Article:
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From Gian Merlino <g...@apache.org>
Subject Code reviews, UX, and tests
Date Thu, 15 Oct 2020 09:21:28 GMT
Hey Druids,

I am writing to you all to ask for your help 🙂

In particular, your help in ensuring that potential code contributions are
reviewed in a timely fashion. Right now we have 72 open PRs, which due to
stalebot are mostly opened pretty recently. That's a lot of people that
want to contribute stuff!

First, I wanted to point out that a lot of the reviews are done by a
relatively small number of people. If you are one of those people, thank
you. If you aren't, please consider becoming one.

Second, I've been thinking about how to make reviewing a little easier.
Maybe this will help more people become reviewers. I'd like to suggest
focusing on user experience and tests.

1) "User experience" means any new properties being introduced, any new
features being introduced, any behavior changes to existing features.

2) "Tests" are ideally automated tests that run as part of Travis CI. But
there are other kinds of tests too.

It's important to get user experience right, because if we release a
feature with poor UX, then it's hard to change later without breaking
compatibility. We'd like the master branch to be releasable at all times,
which means we should figure this stuff out before committing a patch.

It's also important to get tests right, because they ensure high quality
releases, and they also ensure that future changes can be made with low

It's less important to get other code-level things right, because we can
always change them later, and if there aren't UX or quality impacts then no
harm was done.

For contributors, focusing on UX and tests means writing out (in natural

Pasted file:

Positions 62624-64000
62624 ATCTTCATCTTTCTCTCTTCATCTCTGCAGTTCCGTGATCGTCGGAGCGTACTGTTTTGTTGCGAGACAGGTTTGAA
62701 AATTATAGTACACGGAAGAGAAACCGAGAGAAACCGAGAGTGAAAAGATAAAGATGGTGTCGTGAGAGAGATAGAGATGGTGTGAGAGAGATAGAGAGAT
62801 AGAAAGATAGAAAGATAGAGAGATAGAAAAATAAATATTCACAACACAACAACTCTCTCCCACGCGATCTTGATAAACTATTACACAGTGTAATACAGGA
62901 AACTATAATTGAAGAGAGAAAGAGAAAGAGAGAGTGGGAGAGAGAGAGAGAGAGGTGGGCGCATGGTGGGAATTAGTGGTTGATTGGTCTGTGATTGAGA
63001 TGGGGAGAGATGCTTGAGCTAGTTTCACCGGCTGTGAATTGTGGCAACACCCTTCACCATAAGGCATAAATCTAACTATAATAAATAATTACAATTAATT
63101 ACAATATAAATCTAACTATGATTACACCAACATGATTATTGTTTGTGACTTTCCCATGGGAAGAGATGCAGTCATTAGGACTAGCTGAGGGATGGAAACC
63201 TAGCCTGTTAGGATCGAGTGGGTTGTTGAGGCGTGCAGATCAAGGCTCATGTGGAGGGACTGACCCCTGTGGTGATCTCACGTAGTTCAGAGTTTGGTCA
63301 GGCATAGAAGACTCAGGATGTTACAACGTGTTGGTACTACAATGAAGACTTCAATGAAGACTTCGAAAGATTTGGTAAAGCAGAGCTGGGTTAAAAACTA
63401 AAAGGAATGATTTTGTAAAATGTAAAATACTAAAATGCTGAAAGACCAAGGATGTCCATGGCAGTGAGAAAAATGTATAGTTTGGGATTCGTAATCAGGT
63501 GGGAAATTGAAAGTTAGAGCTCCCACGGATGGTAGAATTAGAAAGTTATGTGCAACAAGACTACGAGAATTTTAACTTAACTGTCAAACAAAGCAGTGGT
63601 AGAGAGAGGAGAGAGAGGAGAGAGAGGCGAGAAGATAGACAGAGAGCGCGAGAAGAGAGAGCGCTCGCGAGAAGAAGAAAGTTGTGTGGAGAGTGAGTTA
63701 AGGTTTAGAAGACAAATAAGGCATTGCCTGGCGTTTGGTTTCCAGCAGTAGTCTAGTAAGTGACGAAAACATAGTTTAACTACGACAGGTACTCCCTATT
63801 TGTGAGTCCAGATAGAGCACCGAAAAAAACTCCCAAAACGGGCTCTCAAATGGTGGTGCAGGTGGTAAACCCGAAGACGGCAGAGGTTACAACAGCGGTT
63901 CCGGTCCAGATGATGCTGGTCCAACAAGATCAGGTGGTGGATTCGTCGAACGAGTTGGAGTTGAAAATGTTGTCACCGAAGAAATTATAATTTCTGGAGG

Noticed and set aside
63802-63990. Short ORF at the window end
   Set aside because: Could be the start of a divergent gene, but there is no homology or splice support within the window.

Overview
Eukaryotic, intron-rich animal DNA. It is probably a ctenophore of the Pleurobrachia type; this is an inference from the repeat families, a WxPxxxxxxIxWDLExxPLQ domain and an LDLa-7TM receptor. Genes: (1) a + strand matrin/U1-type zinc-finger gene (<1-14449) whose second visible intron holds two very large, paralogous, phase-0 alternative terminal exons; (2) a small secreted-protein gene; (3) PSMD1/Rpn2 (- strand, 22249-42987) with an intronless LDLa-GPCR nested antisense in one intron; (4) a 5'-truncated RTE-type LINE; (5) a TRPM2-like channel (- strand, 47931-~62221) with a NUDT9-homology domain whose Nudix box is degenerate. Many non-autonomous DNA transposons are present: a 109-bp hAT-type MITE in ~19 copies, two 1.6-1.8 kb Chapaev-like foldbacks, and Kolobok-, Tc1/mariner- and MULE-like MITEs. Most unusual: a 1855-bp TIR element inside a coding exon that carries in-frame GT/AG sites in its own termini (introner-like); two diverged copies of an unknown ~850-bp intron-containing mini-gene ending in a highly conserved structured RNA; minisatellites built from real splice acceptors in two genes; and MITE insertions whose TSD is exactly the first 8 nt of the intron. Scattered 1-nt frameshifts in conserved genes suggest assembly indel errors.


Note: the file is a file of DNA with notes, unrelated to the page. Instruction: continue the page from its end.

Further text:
language) how your patch changes user experience, and why you think this
change is a good idea. It also means having good testing of the new stuff
you're adding, and writing out (in natural language) why you think your
tests cover all the important cases. Speaking as a person that has reviewed
a lot of code: these natural language descriptions are *very helpful*,
especially when they add context to the patch. Don't make reviewers
reverse-engineer your code to guess what you were thinking.

For reviewers, it means that if we are confident in the UX and testing, we
don't need to spend a ton of time poring over every line of code. (I'd
still take the time to review key classes and interfaces, but this doesn't
take as much time as reviewing every line.) It also means that if we get a
PR that isn't set up to enable quick review, then we should write that to
the contributor and invite them to improve their PR, rather than ignoring
it or spending too much time on it. (Of course, we should only ask for this
if we can actually follow up with a review when the PR is improved later

I'd love to hear what people think.


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